I wanted to like this movie so badly. All the ingredients were there for the cake to rise. The title, a nod to my favorite Beau Dommage song. The screenwriter, the sympathetic India Desjardins. Actors that I adore, from Guylaine Tremblay to Michel Barrette via Christine Beaulieu and Stéphane Rousseau.
Unfortunately, in the end, December 23 is not nothing more than a marshmallow film, steeped in good feelings, built on a predictable scenario.
What a pity. It's as if, on Christmas Eve, I unwrapped a big present to finally find a simple Hallmark card…
This film is full of cliches: the single girl who dresses crookedly in baggy clothes throughout the film, but gets noticed by the man she secretly loves the moment she wears a nice dress and make up.
The mother who cooks for 15 when she receives only three people. The father-in-law mononcle who is nostalgic for the good old days and who is attached to traditions. The businessman who talks loudly on the phone when doing business internationally. The two lesbians who have an animal in shared custody instead of having children.
Don't throw any more, the yard is full. We've already seen that 15,000 times.
During the (very) intense promotional campaign for the film, we heard the craftsmen repeat a lot: “Finally, a Quebec Christmas film!”. But why did we absolutely have to equip our cinematography with a gnangnan genre film?
December 23prides itself on being a comedy. But I only laughed once, during a well-felt tirade by Guylaine Tremblay against the food whims of the new generation.
The film's script is anemic. How is it that the granting agencies and the producers did not ask India Desjardins to rework its scenario to put a little more meat on the bone (of the turkey)?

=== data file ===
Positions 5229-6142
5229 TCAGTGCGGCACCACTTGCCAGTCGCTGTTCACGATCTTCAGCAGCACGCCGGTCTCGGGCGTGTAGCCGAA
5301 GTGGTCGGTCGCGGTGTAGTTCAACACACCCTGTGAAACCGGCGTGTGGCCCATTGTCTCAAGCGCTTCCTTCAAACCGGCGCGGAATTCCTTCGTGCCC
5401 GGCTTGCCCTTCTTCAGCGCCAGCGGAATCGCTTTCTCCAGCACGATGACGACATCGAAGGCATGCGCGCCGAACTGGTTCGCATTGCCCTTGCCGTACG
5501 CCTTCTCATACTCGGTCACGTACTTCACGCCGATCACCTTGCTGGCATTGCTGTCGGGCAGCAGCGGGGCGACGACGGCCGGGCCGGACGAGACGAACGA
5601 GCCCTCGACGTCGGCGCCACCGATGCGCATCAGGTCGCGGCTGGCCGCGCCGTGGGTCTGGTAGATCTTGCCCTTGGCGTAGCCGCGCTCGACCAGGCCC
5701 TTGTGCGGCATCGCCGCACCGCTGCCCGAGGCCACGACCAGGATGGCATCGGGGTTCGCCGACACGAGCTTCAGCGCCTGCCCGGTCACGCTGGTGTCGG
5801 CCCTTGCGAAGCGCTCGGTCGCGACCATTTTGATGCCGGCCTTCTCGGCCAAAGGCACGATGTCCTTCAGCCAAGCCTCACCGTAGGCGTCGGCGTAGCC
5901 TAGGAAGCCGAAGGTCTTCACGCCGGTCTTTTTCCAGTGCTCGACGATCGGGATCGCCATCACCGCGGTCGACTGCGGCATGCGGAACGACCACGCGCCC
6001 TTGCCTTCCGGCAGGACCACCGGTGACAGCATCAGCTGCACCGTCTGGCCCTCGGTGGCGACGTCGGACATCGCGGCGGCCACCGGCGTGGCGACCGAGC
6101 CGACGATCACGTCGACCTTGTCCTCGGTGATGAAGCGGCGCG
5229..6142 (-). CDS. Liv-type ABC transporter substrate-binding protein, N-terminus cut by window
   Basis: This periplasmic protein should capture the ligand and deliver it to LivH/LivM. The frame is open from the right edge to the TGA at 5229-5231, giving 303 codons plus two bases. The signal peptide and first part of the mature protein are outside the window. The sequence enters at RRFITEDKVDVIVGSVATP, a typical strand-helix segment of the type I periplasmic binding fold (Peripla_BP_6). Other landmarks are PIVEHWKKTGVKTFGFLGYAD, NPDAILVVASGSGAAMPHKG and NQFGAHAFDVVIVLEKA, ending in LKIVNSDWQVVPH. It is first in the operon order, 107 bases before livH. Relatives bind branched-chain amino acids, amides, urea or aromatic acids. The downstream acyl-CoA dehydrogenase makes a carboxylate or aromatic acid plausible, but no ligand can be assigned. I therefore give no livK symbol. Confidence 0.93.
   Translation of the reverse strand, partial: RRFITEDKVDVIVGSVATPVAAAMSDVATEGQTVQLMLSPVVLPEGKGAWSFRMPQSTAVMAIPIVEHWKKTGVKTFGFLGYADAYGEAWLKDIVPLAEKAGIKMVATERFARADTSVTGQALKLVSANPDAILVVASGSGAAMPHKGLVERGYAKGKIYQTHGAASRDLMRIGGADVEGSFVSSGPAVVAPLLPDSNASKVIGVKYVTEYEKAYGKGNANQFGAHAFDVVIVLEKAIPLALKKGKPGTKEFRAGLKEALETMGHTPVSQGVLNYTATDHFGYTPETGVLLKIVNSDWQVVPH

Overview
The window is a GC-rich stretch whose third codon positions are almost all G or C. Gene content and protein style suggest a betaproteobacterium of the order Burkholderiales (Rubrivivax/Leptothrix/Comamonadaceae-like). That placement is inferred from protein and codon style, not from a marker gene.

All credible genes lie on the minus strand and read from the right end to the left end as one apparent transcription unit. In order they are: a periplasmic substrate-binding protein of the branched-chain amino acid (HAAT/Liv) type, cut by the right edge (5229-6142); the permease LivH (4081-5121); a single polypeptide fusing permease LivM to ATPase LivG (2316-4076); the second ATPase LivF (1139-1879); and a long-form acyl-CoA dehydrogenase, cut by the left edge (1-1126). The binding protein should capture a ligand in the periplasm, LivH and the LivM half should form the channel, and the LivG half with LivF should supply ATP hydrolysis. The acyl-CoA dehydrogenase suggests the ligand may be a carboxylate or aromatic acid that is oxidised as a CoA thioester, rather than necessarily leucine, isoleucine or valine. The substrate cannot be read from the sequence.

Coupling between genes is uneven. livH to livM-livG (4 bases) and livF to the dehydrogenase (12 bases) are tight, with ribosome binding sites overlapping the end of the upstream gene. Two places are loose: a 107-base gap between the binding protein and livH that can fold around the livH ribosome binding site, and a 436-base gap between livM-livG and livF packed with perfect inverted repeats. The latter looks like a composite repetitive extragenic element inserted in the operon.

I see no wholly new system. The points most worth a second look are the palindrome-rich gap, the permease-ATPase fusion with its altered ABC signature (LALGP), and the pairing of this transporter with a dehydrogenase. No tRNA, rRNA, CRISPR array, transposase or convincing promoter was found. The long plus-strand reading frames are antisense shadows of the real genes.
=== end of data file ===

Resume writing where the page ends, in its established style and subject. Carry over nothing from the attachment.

J' I have movie friends who have been asked to resubmit their screenplays over and over again. Have we been lazier with December 23because we thought that with Guylaine Tremblay and Michel Barrette on the bill, the public was going to rush to the theater anyway?
The film is very open to diversity (a couple of lesbians, two interracial couples, an immigrant family). It ticks all the right boxes. But it's also very moralizing…
The most awkward scene in the film takes place in an ambulance. The ugly reactionary mononcle hesitates to be treated by a veiled woman.
Misery! Is that really the image of Quebecers that you want to give us at Christmas?
At some point, it we will have to seriously question the weakness of certain Quebec scenarios. As much as I loved Drunken Birds, Confessions, Cheaters (to name a few recent movies), I regularly fall asleep in press viewing in front of Quebec films with sloppy stories, predictable twists or characters without psychological depth.
On the one hand, we cannot deplore the end of the Gala Québec Cinéma and the other give the green light to films that do not fly high.
We can and must be much more demanding with our cinema.